Irshad Ahmad Ganai was born with arms that were a liability and not an asset. His determination saw him putting his feet to work like hands. Shazia Khan reports.
Irshad Ahmad Ganai, 16, of Sever, Lolab, is looking forward to his secondary school examination. In this remote Kupwara village, secondary school examination is still a major landmark in studies, and Irshad is putting his heart into the studies. He will be writing the examination, like he has been doing so far, with his toes.
“Irshad was born with arms but they failed to mature. We tried to seek the help from many doctors but everyone told us that there was no treatment for such disability. However, they suggested that his arms can only be replaced by artificial limbs once he will be 18, but it’s not going to make any difference in his physically challenged life.” says Haneefa, Irshad’s mother.
Irshad is fourth among seven children of Muhammad Sidiq Ganaie and Haneefa, a family of poor landless labourers.
While his parents became apprehensive about his life after hearing doctors, Irshad refused to see himself less than normal. At the age of five, he tried to do most of his work by himself.
“It was most difficult phase of my life. I was restive for the things that God has not bestowed me with. I always wondered about the people around me. I thought when they can do anything why not me. Why have I become so dependent that even to drink a glass of water I need someone’s help,” says Irshad.
Stirred by his own queries, Irshad started using his legs for purposes other than walking. “My desire to become independent was something unimaginable and unachievable. It demanded constant and exhausting efforts. For instance to hold or carry a cup of tea, which a normal boy of my age can easily do without putting in any effort but for me it required several attempts to succeed.”
His ‘can do’ attitude turned out to be the turning point in his life.
Irshad not only learnt to manage small errands, but almost everything that mattered.
He picks up his school bag from the floor with his feet, carries it from one room to the next with his teeth and takes out a notebook. He then picks up a pen with his toes and begins writing with an alacrity that leaves one spellbound.
While flipping through his notebooks, it comes as a surprise that the neat geometric diagrams and flawless handwriting have been produced by the use of toes and not fingers.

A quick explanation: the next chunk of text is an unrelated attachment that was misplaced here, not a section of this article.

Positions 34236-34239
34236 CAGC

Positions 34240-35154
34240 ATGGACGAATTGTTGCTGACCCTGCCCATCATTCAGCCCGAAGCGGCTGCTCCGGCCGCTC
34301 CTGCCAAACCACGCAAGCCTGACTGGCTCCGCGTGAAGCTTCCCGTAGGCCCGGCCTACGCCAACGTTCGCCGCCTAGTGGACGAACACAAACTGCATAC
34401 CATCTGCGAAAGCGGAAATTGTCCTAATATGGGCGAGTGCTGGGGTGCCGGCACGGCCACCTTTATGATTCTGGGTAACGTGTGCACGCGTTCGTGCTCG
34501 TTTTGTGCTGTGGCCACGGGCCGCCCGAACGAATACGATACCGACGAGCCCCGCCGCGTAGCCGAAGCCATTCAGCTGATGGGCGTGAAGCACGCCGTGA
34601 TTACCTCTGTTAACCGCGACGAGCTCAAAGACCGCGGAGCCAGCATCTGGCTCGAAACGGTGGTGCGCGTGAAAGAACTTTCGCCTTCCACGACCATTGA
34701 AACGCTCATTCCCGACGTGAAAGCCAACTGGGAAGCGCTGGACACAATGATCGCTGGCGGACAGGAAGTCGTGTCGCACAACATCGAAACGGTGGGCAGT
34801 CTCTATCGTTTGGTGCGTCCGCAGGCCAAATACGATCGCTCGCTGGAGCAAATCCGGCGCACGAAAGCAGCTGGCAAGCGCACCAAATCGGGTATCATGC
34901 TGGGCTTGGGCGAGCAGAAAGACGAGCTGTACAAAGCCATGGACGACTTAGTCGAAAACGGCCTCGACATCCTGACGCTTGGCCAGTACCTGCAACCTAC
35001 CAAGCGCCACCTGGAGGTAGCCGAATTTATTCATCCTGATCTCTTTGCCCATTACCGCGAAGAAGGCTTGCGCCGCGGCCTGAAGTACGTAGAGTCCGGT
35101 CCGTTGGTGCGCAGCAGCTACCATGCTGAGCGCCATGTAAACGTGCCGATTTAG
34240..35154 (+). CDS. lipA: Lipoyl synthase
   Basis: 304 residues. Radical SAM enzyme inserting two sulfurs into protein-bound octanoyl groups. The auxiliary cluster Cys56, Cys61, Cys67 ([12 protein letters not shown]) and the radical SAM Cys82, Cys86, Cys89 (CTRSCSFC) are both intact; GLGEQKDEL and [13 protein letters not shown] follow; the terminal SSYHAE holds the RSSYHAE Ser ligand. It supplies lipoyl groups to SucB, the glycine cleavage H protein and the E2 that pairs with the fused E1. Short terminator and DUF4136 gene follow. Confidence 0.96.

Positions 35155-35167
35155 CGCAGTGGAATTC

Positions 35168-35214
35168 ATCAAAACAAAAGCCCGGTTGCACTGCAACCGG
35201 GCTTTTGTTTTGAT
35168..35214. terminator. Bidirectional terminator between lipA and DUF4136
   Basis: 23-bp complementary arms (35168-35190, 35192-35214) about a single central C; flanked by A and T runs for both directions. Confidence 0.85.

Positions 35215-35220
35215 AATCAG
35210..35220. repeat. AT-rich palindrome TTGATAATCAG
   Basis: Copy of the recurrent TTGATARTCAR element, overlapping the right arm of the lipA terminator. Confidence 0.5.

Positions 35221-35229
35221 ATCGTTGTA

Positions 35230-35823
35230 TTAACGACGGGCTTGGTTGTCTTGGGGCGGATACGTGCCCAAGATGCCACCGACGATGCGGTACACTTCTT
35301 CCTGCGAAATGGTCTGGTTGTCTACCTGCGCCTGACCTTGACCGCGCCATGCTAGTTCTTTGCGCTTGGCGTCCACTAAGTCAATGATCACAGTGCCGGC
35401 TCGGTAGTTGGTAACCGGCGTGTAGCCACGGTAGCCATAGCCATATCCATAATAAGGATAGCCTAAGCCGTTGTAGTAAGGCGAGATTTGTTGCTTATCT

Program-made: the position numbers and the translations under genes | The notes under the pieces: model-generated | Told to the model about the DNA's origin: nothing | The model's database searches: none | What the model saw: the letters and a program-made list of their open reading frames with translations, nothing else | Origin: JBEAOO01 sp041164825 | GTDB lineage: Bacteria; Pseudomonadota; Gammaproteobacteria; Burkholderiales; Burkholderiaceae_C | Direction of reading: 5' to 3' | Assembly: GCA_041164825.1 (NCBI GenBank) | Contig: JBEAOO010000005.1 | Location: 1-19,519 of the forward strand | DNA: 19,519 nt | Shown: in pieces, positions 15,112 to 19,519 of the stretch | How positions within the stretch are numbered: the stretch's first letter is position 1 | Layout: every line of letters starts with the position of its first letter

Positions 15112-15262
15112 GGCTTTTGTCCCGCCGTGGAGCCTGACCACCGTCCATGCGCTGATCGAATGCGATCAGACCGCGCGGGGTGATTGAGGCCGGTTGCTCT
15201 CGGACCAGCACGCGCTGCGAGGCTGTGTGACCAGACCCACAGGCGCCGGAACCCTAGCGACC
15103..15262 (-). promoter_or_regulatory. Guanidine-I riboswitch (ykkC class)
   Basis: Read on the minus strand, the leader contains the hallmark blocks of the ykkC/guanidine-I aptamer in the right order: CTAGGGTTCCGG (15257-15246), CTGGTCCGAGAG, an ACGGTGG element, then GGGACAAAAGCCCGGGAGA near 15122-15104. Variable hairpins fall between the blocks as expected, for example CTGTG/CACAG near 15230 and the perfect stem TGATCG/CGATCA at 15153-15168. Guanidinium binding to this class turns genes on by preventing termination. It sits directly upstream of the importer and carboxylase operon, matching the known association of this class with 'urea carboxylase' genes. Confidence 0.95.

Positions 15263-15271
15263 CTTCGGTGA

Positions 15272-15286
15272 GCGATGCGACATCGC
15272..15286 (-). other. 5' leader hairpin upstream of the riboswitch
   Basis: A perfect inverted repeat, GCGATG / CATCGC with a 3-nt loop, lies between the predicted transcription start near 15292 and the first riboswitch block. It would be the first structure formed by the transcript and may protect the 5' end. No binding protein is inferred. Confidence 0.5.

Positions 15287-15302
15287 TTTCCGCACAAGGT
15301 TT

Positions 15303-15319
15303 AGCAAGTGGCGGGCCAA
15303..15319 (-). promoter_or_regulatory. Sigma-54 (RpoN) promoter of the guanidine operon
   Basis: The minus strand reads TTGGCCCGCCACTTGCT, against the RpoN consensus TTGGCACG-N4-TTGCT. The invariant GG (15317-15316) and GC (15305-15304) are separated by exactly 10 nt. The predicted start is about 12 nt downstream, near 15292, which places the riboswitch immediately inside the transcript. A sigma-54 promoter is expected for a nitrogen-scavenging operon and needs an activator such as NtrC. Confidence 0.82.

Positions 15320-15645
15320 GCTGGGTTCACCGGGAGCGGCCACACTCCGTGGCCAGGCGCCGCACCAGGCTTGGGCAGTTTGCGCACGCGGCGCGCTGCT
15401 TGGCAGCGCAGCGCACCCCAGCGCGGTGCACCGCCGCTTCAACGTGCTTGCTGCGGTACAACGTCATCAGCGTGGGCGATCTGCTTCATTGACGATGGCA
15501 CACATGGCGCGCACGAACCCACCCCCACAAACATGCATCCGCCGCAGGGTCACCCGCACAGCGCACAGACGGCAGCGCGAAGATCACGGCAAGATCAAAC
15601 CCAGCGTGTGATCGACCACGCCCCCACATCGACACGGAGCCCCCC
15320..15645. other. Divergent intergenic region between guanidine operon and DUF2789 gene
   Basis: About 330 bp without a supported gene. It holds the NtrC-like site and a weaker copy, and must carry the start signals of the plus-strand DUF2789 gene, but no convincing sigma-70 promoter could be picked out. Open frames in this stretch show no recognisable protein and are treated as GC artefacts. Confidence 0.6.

As he trained his toes to be his hands, he did not expect to make it to a school.
“I never thought my efforts would ever land me in a school and provide me an opportunity to study with normal children.”
He would watch his elder brothers return from school. “The way they read and write at home always motivated me to study like them. At six I started writing with a charcoal and it took me a full year to hold a pen between the toes and train my foot to write.”
Education has never been that important in his remote village and educational assistance to a physically challenged child would be farfetched. But Irshad was fortunate enough. “My hard work yielded an impressive result. Once a teacher in our neighbourhood, Attiq-ul-ulah, saw me writing on a big stone on the nearby hillock. He was so impressed that he took me along and admitted me in Government Primary School Malgund Lolab.”
It was the beginning of his new life. After completing his primary education, his parents admitted him in a middle school at Sever Lolab and now he is studying in class 10 at Kuligam Lolab.
The guidance, care and affection of the teachers and a sense of togetherness with other boys of his age helped him gain confidence. In a couple of years Irshad emerged as one of the toppers in his school.
Like most children, Irshad has a naughty streak and loves to play with his friends. “I love to play football with my friends and I hope someday I will become an accomplished footballer and play at the state level,” says Irshad.
However, his parents want him to focus more on education. “We have no problem if he wants to be a football player but we are worried, if he injures his feet, he won’t be able to write,’’ says Haneefa.
However, Irshad has not confined himself to studies or sports alone. He is an earning member of his family. After his school hours he helps his brother Masood at his cosmetics shop and contributes to his family income.
Irshad is still facing lots of difficulties, but the confidence in his voice has overcome his physical disability.
He says, “We cannot let others measure us. We can measure ourselves only when we conquer our weaknesses and it can be done by being confident and independent.”